I gathered this was a reference to the Patriot Act, a piece of legislation that consumed the minds of the American left, the Democratic Party and, perhaps most of all, America's librarians to an extent no rational person could explain -- then or now.
The Patriot Act, considerably weaker than similar laws in Europe, allowed the FBI to ask a judge for a warrant to seek third-party business records and search suspected terrorists' homes without notifying them right away. (The alternative is to tip off the next Mohammed Atta prematurely.)
Leading left-wing civil libertarians went crazy. The ACLU proclaimed that "the FBI could spy on a person because they don't like the books she reads, or because they don't like the websites she visits. They could spy on her because she wrote a letter to the editor that criticized government policy." Howard Dean insisted that Attorney General John Ashcroft "is no patriot. He's a direct descendant of Joseph McCarthy." David Cole wrote of the Patriot Act in The Nation that the law "resurrects the philosophy of McCarthyism, simply substituting 'terrorist' for 'communist.'"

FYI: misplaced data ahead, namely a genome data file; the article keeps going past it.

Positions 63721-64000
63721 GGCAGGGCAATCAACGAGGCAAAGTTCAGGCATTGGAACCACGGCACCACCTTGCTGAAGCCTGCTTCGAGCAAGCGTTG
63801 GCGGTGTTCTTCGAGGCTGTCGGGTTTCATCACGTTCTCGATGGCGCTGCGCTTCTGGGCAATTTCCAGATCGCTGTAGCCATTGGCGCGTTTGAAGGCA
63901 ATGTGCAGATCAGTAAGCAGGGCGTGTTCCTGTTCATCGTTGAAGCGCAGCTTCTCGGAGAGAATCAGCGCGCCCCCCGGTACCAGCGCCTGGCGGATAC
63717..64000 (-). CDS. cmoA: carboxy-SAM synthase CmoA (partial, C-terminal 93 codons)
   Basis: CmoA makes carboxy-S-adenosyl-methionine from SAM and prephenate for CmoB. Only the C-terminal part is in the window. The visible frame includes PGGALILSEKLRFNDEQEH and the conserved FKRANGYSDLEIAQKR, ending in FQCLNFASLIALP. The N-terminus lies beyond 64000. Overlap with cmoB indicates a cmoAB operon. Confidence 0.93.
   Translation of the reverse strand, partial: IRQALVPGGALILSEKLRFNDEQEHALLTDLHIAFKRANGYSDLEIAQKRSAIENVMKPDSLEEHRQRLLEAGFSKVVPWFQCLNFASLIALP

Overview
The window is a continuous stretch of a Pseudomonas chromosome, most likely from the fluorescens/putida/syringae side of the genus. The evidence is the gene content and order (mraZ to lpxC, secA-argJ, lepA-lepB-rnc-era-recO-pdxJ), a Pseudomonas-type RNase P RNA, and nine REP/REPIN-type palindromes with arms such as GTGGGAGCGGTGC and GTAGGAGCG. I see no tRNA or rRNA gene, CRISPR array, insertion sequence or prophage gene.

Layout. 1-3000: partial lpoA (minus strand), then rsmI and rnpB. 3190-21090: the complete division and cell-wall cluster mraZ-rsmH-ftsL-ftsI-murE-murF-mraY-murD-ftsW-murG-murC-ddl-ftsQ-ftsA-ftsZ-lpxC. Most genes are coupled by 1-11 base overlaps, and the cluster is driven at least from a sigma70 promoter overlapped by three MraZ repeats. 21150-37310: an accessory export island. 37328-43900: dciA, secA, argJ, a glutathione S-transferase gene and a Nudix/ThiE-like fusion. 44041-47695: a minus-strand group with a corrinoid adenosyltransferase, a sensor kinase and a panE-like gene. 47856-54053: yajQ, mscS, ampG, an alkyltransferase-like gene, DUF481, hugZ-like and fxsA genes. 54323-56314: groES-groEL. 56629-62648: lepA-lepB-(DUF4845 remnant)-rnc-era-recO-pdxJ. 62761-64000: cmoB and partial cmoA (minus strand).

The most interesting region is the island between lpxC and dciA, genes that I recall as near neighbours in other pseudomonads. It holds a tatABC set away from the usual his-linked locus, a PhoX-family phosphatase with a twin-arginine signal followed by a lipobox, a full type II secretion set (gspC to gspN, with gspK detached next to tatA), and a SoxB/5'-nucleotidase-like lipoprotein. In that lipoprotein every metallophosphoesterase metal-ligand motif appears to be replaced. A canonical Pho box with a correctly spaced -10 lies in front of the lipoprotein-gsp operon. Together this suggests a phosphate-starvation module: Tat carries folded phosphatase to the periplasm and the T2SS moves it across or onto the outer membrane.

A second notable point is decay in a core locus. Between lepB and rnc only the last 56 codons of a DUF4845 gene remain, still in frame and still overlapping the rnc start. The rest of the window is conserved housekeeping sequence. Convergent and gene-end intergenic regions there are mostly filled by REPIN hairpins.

My favorite response came from Jan O'Rourke, a Pennsylvania librarian who destroyed the records of all library visitors so she could prevent the G-men from finding out who borrowed "Catcher in the Rye" or surfed the Web for adoptable kittens.